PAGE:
Many observes quickly judged Berlusconi to be the big winner. If this is true, it is largely because, once again, his opposition shot themselves in the foot. Bersani ran a poor campaign to begin with and then dismally failed to rally his own party behind not one but two presidential candidate. The fissure in the center-left are the primary reason that the tenure of the Letta government rests largely in the hands of the center right.
There are two important agenda items, which, once they are implemented, puts the government at the mercy of Berlusconi’s political calculations as was the Monti government. First, is to get rid of the terribly unpopular tax imposed by Monti on primary residence. Berlusconi’s demand that past tax payments be returned is not practical or very likely, but the elimination of this tax could help household finances and may underpin consumption. If this were to happen, a decline in revenues from the property tax may be blunted by an increase in VAT collection.
The second issue is electoral reform. There is nearly universal recognition of the need for reform, the disagreement is over the shape of the reform. It is a tricky issue and partisan interests will run high. Polls show if an election were held today, Berlusconi’s center-right would win. With the left in disarray, Berlusconi appears as the only force that can check Grillio and the 5-Star Movement. The center-left has at least a few months to try to heal its wounds, otherwise they risk Berlusconi picking their bones.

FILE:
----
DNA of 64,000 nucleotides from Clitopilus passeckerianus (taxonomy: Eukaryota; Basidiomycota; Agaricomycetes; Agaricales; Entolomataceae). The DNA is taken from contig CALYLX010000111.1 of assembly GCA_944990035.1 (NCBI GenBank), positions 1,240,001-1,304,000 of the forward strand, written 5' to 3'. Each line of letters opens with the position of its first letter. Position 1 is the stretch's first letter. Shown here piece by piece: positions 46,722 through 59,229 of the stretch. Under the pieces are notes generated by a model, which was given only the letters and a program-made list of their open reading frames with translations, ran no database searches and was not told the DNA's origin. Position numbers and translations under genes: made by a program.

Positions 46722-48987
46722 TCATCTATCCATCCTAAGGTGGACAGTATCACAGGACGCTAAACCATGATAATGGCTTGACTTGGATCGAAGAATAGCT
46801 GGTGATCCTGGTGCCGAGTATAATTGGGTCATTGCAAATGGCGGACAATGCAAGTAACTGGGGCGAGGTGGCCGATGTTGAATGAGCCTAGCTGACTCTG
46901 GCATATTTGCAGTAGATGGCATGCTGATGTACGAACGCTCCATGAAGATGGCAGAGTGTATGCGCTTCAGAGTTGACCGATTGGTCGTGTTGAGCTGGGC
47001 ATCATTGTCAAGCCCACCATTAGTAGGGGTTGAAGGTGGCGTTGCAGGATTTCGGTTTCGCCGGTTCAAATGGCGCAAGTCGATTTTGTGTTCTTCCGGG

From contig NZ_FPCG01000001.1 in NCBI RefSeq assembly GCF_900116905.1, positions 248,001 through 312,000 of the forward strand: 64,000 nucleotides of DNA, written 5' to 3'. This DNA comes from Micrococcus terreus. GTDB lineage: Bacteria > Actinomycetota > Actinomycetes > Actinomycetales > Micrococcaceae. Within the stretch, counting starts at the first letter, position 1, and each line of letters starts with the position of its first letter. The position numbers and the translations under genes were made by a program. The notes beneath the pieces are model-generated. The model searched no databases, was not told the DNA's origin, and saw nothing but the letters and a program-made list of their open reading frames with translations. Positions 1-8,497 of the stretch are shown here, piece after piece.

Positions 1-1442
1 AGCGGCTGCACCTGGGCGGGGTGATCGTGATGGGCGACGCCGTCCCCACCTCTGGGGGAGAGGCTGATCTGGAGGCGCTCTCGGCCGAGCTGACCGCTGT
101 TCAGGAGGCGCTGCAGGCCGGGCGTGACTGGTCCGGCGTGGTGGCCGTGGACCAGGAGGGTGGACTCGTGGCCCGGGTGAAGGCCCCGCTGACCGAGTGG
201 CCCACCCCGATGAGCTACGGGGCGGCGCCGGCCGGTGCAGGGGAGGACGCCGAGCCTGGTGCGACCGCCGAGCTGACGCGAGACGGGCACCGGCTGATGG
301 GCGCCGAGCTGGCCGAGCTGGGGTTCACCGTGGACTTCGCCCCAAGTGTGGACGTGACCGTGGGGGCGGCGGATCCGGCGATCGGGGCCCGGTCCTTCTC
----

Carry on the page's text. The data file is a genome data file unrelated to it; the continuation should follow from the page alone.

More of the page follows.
Contrary to the numerous and repeated claims of the demise of the political elite in Italy, it seems very much alive. Grillo dismissed the new government as an elite coup d’etat. It is not coincidence that Letta’s uncle is a close advisor to Berlusconi. The broader, younger and more representative cabinet speaks to the elite’s ability to draw new blood and ideas. Saccomanni at the finance ministry will soothe some anxiety Europe and the EC.
An Austrian weekly paper will reported reveal tomorrow that according to the Austrian central bank the cost of winding down the nationalized Hyper-Alpe Adria Bank International would cost the government as much as 4.5% of GDP. The implication is that this amount could force Austria to see assistance from the ESM. The EU may be persuaded to give the government more time to sell off the viable parts of the bank, but even then the central bank estimates that it could cost 5 bln euros or 1.6% of GDP.
We have recognized that the crisis has bled into the core from the periphery in Europe. France, the Netherlands, and Luxembourg have come under scrutiny. Austria’s bonds trade as a smaller premium than French over Germany. It five-year CDS finished last week below 40 bp, the third lowest in the monetary union after Finland and Germany. While the situation is surely worth monitoring, we do not think the report will spark much of a market reaction.